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Using clean water when calibrating a pesticide sprayer and carrying extra nozzles for quick repair of simple problems in the field are just some of the tricks of the trade that can help growers save time, energy and money during spraying season, says a spray technology expert in the College of Food, Agricultural, and Environmental Sciences at The Ohio State University.
Because there are so many things that could go wrong when using a sprayer, growers need to take extra time to ensure they know the right techniques to keep their sprayers performing in optimum condition, according to Erdal Ozkan, an agricultural engineering professor with Ohio State University Extension and the Ohio Agricultural Research and Development Center.
OSU Extension and OARDC are the outreach and research arms, respectively, of the college.
With the rising cost of pesticides and fertilizers, growers who want to save money and spray chemicals as efficiently as possible need to make sure they choose sprayers that work as accurately as possible and get the job done with less use of chemical inputs, he said.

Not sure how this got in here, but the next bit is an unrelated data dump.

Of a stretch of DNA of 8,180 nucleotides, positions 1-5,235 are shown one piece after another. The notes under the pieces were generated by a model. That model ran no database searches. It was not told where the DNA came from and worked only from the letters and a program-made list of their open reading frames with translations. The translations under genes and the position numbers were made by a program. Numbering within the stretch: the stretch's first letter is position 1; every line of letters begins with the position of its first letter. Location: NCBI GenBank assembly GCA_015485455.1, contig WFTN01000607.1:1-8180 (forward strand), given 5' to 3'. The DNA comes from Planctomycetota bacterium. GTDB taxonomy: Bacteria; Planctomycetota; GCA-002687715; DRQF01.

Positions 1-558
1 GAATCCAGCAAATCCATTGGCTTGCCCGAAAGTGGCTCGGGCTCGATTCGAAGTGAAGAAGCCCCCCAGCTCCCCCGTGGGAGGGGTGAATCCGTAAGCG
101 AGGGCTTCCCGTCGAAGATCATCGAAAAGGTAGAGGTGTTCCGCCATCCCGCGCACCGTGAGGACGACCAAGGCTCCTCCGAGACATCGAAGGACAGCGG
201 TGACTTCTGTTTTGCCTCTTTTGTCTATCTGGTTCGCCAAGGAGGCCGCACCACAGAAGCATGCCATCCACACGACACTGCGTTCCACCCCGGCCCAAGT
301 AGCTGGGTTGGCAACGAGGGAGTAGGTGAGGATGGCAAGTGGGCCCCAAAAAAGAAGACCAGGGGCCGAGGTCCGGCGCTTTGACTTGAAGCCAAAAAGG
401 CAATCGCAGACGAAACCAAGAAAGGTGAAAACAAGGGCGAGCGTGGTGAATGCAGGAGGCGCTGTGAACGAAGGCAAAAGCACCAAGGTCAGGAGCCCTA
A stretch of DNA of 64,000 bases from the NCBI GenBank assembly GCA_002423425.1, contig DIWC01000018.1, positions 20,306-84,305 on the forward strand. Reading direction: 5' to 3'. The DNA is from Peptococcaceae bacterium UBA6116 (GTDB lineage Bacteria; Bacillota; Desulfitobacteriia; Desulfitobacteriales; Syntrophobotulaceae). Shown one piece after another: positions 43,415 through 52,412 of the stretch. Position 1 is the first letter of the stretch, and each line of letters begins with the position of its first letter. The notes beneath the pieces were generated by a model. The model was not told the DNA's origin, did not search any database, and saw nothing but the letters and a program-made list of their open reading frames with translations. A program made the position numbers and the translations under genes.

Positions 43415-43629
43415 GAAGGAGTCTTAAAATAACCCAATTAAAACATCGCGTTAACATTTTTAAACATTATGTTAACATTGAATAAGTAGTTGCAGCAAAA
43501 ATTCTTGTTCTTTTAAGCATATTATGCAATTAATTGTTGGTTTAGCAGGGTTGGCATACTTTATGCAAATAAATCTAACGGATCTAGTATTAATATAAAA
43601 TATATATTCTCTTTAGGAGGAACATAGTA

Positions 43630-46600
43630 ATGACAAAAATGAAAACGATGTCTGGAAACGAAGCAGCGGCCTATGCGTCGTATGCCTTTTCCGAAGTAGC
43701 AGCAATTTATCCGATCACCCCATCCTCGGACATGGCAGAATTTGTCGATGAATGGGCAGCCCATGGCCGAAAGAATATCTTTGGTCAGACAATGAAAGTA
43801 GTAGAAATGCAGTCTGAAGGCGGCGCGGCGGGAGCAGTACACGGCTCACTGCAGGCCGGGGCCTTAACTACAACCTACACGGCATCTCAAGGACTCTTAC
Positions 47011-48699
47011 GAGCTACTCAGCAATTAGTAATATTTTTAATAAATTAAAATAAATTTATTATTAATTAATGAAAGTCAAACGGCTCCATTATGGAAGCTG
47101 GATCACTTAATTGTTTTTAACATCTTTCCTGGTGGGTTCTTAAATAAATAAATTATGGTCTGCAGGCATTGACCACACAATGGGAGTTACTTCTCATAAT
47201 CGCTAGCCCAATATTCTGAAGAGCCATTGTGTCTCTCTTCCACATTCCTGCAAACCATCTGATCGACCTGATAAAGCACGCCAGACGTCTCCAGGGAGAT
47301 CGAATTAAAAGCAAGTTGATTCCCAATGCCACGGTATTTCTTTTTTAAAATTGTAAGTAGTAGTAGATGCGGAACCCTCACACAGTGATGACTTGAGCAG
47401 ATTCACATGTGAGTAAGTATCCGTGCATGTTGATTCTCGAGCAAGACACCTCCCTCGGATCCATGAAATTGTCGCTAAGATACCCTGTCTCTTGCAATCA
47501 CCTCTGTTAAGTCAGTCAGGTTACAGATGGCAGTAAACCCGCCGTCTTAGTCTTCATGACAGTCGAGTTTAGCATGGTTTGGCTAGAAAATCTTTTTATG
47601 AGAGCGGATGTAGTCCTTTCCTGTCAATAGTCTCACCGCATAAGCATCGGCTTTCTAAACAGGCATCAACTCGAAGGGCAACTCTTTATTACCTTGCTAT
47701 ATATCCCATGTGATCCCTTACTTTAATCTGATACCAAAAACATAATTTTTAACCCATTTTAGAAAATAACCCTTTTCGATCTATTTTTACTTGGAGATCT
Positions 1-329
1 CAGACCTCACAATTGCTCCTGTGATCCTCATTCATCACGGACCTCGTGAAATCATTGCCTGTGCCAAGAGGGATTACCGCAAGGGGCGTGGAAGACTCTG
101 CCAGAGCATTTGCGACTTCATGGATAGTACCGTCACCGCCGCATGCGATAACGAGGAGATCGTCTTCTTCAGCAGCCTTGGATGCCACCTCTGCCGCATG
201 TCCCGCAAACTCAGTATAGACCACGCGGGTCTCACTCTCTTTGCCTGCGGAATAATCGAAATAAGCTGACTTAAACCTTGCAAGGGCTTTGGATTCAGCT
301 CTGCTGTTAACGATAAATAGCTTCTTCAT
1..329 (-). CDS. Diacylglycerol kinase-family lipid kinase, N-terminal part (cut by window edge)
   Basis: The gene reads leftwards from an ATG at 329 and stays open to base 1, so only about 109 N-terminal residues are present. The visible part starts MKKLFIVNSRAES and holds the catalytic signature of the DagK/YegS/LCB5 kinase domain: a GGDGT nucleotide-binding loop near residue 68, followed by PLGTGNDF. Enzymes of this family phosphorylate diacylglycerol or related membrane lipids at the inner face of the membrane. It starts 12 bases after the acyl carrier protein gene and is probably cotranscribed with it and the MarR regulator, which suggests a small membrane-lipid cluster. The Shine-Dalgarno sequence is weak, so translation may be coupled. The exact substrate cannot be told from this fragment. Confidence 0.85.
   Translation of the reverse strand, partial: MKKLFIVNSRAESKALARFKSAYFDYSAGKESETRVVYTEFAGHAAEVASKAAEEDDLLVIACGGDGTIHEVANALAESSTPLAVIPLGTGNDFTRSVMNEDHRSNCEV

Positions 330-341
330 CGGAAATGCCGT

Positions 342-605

“Spray application requires more managerial decisions than any other farm operation because a lot of things could go wrong with a sprayer that you don’t know are going on,” Ozkan said. “For example, a nozzle could be clogged and the only way you can find out is by calibrating your sprayer.
“If you’re spraying more pesticides than you need, you’re wasting your money, and if you aren’t applying enough, you may have to go back and respray your entire field.”
Those are the kinds of mistakes that could result in poor performance of the pesticide and cost growers time and money to reapply to the entire field, he said.
“Paying attention to the application rate, travel speed, spray pressure, nozzle selection and spray drift will lead any grower to a successful outcome — which is the efficient and effective control of pests,” Ozkan said.
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“There are also environmental concerns to be aware of that can cause unintended problems such as spray drift or application of pesticides in certain areas that could cause chemicals going into waterways,” Ozkan said. “That is why calibration is so important.
“It’s not only how much you apply but how uniformly you are spreading it over the target.”
In a recent CORN newsletter posting, Ozkan offers the following tips that can help growers get the most out of their sprayers:
Source: Ohio State University
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